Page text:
Hyderabad: Political temperature has risen in the state since elections to the Greater Hyderabad Municipal Corporation (GHMC) were announced, and opposition parties were scrambling to find a wining formula to take on the ruling Telangana Rashtra Samithi.
Many overt and covert deals had taken place since the announcement, which surely was sudden one for opposition parties which did not expect chief minister K. Chandrashekar Rao to go in so early; especially after the recent debacle in the Dubbaka by-polls, which the pink party lost by a slender margin of less than 1,500 votes, to the Bharatiya Janata Party (BJP).
While the Congress parties continues to be in a disarray, the Bharatiya Janata Party is displaying a mocked-up strength and has undertaken a brazen and aggressive Hindutva campaign. Leaders of the saffron brigade unfortunately are resorting to making baseless and sacrilegious statements against the ruling party and the chief minister to polarize voters on religious grounds for political mileage.
BJP’s state-unit chief Bandi Sanjay Kumar, who has a past record to making inflammatory comments, is resorting to similar tactics in the run-up to the GHMC polls, scheduled to take place on December 1. The results of which will be declared on December 4.
Alliances & Affiliations
Political alliances and affiliations are a common phenomenon during every election, small or big; and this GHMC election is no different. TRS working president and state IT minister K. T. Rama Rao claimed there would be no alliance with any political party, and his party would win 10 seats even in the old city areas of Hyderabad, which is dominated by the All India Majlis-e-Ittehadul Muslimeen (AIMIM).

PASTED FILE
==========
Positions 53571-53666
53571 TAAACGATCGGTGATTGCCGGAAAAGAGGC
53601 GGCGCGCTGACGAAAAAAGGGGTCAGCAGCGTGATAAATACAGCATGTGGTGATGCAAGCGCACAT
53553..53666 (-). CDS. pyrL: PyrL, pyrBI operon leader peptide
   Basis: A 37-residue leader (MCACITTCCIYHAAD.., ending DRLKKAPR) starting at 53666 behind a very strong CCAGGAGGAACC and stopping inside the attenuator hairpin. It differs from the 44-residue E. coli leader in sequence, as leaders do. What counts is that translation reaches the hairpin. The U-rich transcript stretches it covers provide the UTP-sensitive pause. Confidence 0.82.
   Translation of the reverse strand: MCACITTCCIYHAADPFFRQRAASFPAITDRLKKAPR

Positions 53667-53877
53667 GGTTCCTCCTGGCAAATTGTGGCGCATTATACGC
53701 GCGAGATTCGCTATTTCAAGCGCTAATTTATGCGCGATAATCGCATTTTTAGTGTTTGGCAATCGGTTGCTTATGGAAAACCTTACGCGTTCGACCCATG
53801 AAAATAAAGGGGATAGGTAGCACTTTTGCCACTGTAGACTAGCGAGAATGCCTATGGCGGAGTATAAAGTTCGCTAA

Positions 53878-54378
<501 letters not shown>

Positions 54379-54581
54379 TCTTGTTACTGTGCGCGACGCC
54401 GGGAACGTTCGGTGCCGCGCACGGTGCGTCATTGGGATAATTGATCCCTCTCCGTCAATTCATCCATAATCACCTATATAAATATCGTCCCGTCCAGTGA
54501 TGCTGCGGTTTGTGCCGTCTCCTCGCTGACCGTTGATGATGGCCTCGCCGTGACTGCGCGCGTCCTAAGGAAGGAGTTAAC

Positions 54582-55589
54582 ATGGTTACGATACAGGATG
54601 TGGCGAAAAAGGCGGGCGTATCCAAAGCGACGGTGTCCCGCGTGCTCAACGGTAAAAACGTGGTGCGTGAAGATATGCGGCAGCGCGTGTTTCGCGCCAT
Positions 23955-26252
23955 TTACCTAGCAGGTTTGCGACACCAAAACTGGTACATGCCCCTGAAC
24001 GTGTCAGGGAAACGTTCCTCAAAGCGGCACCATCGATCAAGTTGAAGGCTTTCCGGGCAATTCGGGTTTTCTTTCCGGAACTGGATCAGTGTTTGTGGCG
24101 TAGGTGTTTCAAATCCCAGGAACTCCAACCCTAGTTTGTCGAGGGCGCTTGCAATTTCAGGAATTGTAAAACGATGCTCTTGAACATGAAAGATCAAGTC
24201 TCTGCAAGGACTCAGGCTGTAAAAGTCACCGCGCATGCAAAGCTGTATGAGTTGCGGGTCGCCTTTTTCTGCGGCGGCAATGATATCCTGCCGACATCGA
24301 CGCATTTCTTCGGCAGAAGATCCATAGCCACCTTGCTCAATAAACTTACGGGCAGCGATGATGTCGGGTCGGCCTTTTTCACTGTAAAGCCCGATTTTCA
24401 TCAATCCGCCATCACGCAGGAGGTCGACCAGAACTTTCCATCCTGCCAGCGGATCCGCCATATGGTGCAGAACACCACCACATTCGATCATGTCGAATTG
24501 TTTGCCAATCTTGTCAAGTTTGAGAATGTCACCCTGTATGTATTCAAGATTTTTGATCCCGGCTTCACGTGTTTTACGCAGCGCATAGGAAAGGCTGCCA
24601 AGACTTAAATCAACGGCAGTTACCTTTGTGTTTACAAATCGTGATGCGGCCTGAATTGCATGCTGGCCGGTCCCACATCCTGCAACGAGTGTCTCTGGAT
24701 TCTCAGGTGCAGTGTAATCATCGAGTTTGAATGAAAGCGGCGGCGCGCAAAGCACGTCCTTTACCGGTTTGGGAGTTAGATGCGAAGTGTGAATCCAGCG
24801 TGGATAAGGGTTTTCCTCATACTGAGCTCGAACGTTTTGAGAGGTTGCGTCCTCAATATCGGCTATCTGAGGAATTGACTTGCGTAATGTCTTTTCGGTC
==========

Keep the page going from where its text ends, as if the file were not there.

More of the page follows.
He further added that the TRS and MIM are not friends. However, the latter in the past extended support to the party in power, as a respect to the “good” work done by KCR. The AIMIM, led by Hyderabad Lok Sabha member of Parliament, has also not spoken about any alliance with the TRS (while one of its MLAs even went as far to say that they can make any party fall if they want).
With many senior leaders and past corporators, including former GHMC mayor Banda Karthika Reddy and former Serilingampally MLA Bikshapathi Yadav, joining the BJP, the Congress has struggled to field its best candidates across all segments. On the other hand, the BJP, which claims to be the main opposition force in Telangana, also struggled to find candidates who could win votes.
Across numerous segments, BJP gave Party tickets to candidates who were imported from Congress or other political parties. All it has this time, is its major Hindutva and polarising campaign.
The Pawan Kalyan factor
From the time GHMC polls were announced, Pawan Kalyan’s Jana Sena Party (JSP) showed great interest to field its own candidates. It wanted to do that in alliance with the BJP, expecting the latter would allocate some seats for its alliance partner (both are in an official alliance in Andhra Pradesh).
But the BJP, which is seeking Pawan Kalyan’s support in Andhra Pradesh, is unwilling to let go of even a single seat in favor of the popular actor’s party. Ironically, the saffron party wanted Pawan Kalyan to campaign for them in the GHMC polls, which the latter apparently accepted to do. However, the BJP was unwilling to make some concession for its alliance partner!